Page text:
Antitrust laws are a severe limitation on the liberty of a private organization. They, in essence, penalize a company — and take away certain elements of its freedom to operate autonomously — for being too successful or influential. The dominant view is that these curtailments of liberty are outweighed by the benefits they give to the consumer by promoting competition and preventing monopolies from taking advantage of their position. However, if history has taught us anything – if there is any lesson to be drawn from the emergence of Firefox, the toppling of the Detroit three by Toyota in US sales, the fairy-tale of Google and the ascendancy of Apple from nowhere to the pre-eminent position it is in today – it is that you cannot keep a good product down. In this age of instant dissemination of information, companies do not need the help of antitrust laws to rise to the top. And the consumer doesn’t either.

I am against antitrust laws for all but the most extreme situations – and in my book the present one, like all previous cases that have involved Microsoft, does not cut it.

Follow up: The Economist has a nice article about illiberal EU laws that ostensibly strive to stop ‘destructive competition’. Much as I like Europe, sometimes I am glad I live in a country where the government does not clamp down on choice or ban discounts.

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A nice read.

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The Tata car for 100,000 INR is here. And it is green too, with a mileage that is almost twice as good as other cars on the market. 

I am an unabashed admirer of the Tatas and have been meaning to write a longer post about them for a long time. I will do that some day; for now read this note by Laksmi Mittal – remarkable, considering that he is talking of his primary global competitor – (see update below) about the Tatas’ role in transforming the city of Jamshedpur.

Update: I found out that the note is in fact not written by Mittal. It’s a good read, nevertheless. I am not the only blogger who was deceived, a quick google search reveals hundreds of other websites where the article is ascribed to Mital. I have no idea what gave rise to this modern legend. For those interested, the article was written by Suhel Seth, CEO, Equus Redcell, in 2004 and originally appeared in the Asian Age.

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An Indian NGO questions the requirement that all political parties adhere to socialism in writing.

Will this case lead to change? I am sceptical. Yet, one can always hope, and I will.

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Tim de Lisle has a piece in Cricinfo where he says that sledging without an obvious skin-colour dimension is often as offensive as racial sledging. I agree. However, his solution to the conundrum is to ban all sledging. Mine, as I wrote yesterday, is to allow it.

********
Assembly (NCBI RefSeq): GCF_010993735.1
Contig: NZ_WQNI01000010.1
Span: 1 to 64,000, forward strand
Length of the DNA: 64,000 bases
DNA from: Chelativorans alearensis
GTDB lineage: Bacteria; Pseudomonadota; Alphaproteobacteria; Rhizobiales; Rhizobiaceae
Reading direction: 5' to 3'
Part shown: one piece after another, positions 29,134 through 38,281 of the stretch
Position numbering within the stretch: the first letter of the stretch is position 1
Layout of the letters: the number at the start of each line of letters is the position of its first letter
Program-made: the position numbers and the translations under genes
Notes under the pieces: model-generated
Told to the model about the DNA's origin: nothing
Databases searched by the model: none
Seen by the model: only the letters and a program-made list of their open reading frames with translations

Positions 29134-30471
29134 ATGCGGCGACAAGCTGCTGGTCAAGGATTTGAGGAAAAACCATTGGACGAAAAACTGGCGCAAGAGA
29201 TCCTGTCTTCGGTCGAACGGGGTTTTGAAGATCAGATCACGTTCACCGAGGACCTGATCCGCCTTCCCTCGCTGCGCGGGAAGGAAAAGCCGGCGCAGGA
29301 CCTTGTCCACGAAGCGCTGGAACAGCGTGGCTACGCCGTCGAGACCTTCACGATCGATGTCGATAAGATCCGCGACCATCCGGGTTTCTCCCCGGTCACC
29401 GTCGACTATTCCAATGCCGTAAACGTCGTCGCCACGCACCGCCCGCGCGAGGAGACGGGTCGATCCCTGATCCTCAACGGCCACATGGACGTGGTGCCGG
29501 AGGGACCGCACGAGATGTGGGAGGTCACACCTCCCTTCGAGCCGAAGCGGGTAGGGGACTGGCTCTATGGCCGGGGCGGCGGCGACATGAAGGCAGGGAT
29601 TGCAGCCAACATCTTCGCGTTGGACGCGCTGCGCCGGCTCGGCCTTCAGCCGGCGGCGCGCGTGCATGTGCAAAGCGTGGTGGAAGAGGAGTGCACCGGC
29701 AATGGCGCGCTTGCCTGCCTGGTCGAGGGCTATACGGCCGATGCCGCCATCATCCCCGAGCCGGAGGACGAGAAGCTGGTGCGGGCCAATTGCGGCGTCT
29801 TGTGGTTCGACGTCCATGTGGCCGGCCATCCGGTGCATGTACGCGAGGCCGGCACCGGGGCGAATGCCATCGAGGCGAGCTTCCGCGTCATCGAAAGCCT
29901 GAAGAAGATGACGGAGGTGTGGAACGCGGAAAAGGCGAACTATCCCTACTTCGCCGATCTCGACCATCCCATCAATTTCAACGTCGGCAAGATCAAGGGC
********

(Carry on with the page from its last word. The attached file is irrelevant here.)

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In keeping with the flavour of our times, a case has been filed against Sania Mirza for insulting the national flag. In the words of the petitioner, Sania “forgot where her feet were” and also did not remember “the value of the tricolour in the heart of Indians”.

I do not begrudge the petitioner. In going to court he merely exercised a fundamental right, one that is rightly granted to all citizens – even those with lots of time and little sense. My beef is with the judge. Why did he accept this frivolous case?

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The poor umpiring and Harbhajan Singh’s three match ban for alleged racist remarks to Andrew Symonds have marred what was otherwise an excellent test match.

Even if it is true that Bhajji is guilty (which does not seem to have been unambiguously proved) I feel that the three match ban is unreasonably harsh. Harbhajan is alleged to have retaliated against Aussie taunts by calling Symonds a ‘monkey’. It would be a laughing matter except that the Aussies didn’t think so. The remark was interpreted as a racist slur, a complaint was made and the sentence subsequently passed by the match referee.

I believe that sledging is a part of the game and players should be allowed to say whatever they wish as long as they don’t get physical. And that includes racially motivated remarks. Test cricket is a contest for grown ups, not a stage for mollycoddling the thin-skinned. Cricketers who cannot deal with verbal attacks on the field should consider other careers.

However, even those who do not agree with me that sledging should go unpunished will perhaps concur that a bit of balance is in order. The trouble is that racism is such a politically sensitive issue that we tend to lose perspective when discussing it. In my opinion, the current scenario, where a pernicious comment to another player about his family, personal life or non-racial physical characteristics receives no more than a routine reprimand whereas the simple act of calling another cricketer a ‘monkey’ in the heat of the moment is punished with a three test-match ban, is a good example of this lack of perspective.

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This is horrifying.

I have a question for the reader (especially the guys). Imagine yourself horny and drunk and suddenly in the middle of such a situation. What would you, as a spectator, do?